What Disappoints Me About Modern Buddhism – By Richard Hunn

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Adrian Chan-Wyles (left – Richard Hunn (right) – 2002

What Disappoints Me About Modern Buddhism 

By Richard Hunn  

(Extracted from Richard Hunn (Upasaka Wen Shu) a Letter to Adrian Chan-Wyles (Shi Da Dao) Dated 28.4.1991) 

Author’s Foreword: I never agreed with everything Richard Hunn said – and neither did he…  What I benefitted from, was the ‘Way’ (道 – Dao) that he used to say it. As the years rolled by, and certainly by the time of his untimely death in 2006 (although he did not think it ‘untimely’ in anyway), many of his opinions had matured and developed as a consequence of experience, travel and deep consideration. This is natural and to be expected. His letters to me (over a 17-year period), although packed full of wisdom and knowledge, must be interpreted as a work in progress, and snapshots of the development of human understanding, even though every sentence ‘turned my words’, so to speak.   Much has changed since 1991, and I suspect Richard would be shocked at recent developments in world politics. However, the point here is not to give a political lecture by myself, but rather to emphasis ‘wisdom’ as well as ‘compassion’, and encourage those influenced by Buddhism to ‘question everything’ and develop a truly ‘profound’, dialectical understanding of history as it unfolds. ACW (25.4.2019) 

‘My biggest disappointment with Buddhism (in the modern world) is its sheepish (or worse, ostrich-like) attitude when it comes to standing up for human-civil rights (with a few notable exceptions). The World Fellowship of Buddhists prides itself on the fact that it remains apolitical. Put into existential terms, that really means unquestioning acceptance of the status quo – regardless. The Buddhists tend to dismiss politics as part of ‘samsara’ or the world-dream. They are right of course, except that we all have to live in it until privileged to shuffle off this mortal coil – even if not ‘abiding’ in it spiritually. I have articles by a Thai Bhikkhu who actually defends fascist one party-states, arguing that they are fine if they support the Dharma, with the inclination to see the human rights/prodemocratic movements in S.E. Asia (Burma, for instance) as disruptive elements stirring up the klesas. Question – what do you do if you wake up one morning and find that new laws have been passed, banning religious freedoms? Answer: Wish you had been less stupid!’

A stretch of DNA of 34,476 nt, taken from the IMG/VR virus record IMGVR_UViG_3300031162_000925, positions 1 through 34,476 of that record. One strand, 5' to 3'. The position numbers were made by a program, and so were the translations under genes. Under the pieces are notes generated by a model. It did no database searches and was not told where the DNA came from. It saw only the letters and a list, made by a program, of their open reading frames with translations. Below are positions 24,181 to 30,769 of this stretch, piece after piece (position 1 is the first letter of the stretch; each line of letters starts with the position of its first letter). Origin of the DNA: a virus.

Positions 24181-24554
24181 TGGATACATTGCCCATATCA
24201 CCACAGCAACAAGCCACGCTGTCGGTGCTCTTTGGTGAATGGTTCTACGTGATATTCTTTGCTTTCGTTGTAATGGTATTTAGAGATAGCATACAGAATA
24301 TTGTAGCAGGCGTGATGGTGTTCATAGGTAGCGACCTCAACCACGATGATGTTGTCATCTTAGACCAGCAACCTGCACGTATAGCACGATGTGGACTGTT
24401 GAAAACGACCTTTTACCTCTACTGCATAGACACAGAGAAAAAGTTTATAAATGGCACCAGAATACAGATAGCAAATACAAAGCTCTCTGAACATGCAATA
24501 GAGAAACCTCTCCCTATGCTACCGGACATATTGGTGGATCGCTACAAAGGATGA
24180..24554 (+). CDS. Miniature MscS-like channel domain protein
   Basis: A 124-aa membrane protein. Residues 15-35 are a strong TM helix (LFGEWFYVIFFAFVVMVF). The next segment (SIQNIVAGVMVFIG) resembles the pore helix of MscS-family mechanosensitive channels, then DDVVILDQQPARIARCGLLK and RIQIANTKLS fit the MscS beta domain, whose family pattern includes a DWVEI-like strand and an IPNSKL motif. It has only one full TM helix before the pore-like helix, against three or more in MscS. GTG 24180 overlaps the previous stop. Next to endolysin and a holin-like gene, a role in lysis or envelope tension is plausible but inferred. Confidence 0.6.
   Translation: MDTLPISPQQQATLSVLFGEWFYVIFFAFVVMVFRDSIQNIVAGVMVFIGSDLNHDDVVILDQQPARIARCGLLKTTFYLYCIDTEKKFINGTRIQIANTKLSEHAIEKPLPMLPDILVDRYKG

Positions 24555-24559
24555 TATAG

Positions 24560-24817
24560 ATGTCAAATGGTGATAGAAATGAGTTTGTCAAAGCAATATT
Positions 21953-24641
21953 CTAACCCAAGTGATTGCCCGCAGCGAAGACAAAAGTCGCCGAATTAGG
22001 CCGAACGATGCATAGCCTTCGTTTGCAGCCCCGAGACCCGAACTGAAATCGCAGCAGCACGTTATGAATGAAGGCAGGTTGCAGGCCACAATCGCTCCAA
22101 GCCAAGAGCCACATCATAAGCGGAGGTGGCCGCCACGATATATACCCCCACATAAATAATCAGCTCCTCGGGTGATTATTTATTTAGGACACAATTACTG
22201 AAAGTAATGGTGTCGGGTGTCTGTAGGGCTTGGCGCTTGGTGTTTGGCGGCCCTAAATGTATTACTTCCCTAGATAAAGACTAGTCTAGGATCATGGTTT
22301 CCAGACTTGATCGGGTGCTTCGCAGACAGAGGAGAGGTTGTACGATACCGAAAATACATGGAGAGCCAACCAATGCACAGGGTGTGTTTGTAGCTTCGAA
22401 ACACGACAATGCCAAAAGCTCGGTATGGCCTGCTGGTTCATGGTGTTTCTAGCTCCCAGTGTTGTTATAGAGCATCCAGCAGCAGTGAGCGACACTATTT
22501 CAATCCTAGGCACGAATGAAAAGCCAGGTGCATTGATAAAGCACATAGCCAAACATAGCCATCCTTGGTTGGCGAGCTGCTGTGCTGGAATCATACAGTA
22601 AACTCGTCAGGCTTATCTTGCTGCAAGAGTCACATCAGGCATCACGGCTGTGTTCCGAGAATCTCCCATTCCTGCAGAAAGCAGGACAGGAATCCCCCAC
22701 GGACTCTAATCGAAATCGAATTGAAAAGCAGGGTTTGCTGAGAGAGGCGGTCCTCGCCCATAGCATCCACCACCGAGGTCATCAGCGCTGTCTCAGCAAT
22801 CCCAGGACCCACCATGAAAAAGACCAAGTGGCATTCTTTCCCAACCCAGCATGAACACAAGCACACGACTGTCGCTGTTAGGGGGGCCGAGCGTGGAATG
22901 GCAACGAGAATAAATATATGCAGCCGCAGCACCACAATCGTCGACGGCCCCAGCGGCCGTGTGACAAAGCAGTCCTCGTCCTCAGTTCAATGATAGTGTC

Author’s Afterword: Richard Hunn never agreed with anything I said – I was young and looking for a Ch’an Master to ‘turn my words’ – but overtime we became very good friends, respecting one another’s manifestation. From 1989-1992 I lived a monastic existence in the UK (involved in deep and sustained meditation whilst living in isolation – with Richard instructing me by letter). I was known to Richard as ‘Upasaka Heng Yu’, and to members of the British Chinese community as ‘Shi Da Dao’ (釋大道) with my formal ordination linked to the temple in our ancestral village in the New Territories – Hong Kong. Oddly, I never told Richard about this at the time, but in the early 2000s – during one of his visits from Japan to my family home in South London – he expressed a great interest – reading all the Chinese language Certification, etc. In the above letter Richard also comments: ‘Even the so-called “free world” distorts things in the media. – (Orwell’s ‘eye in the corner’). The most obvious examples: the minor’s strike – and the poll-tax demos – the video sequences were reversed. Whilst heaping praise upon the Song Dynasty Master known as Ta Hui (大慧宗杲-Da Hui Zong Gao) – 1089-1163 – for openly criticizing the Chinese Authorities of the day, Richard Hunn says that ‘in modern conditions, nobody can afford to be completely apolitical (up mountains is another matter).’  Of course, elsewhere, Richard Hunn had openly criticized elements of Tibetan Buddhism operating in the US (particularly Ozel Tenzin who deliberately spread HIV-AIDS to his trusting disciples), and the ‘Friends of the Western Buddhist Order’ (FWBO) in the UK, the founder of which – Dennis Lingwood – was accused of abusing young boys in India during the 1960s (when he was an ordained Buddhist monk) before being deported back to the UK where he continued to offend, etc. Richard Hunn migrated to Japan to live (1991-2006) where he experienced a whole new chapter in his understanding of Chinese Buddhism and the terrible behaviour of the Imperial Japanese Army in China (1931-1945). ACW (25.4.2019) 

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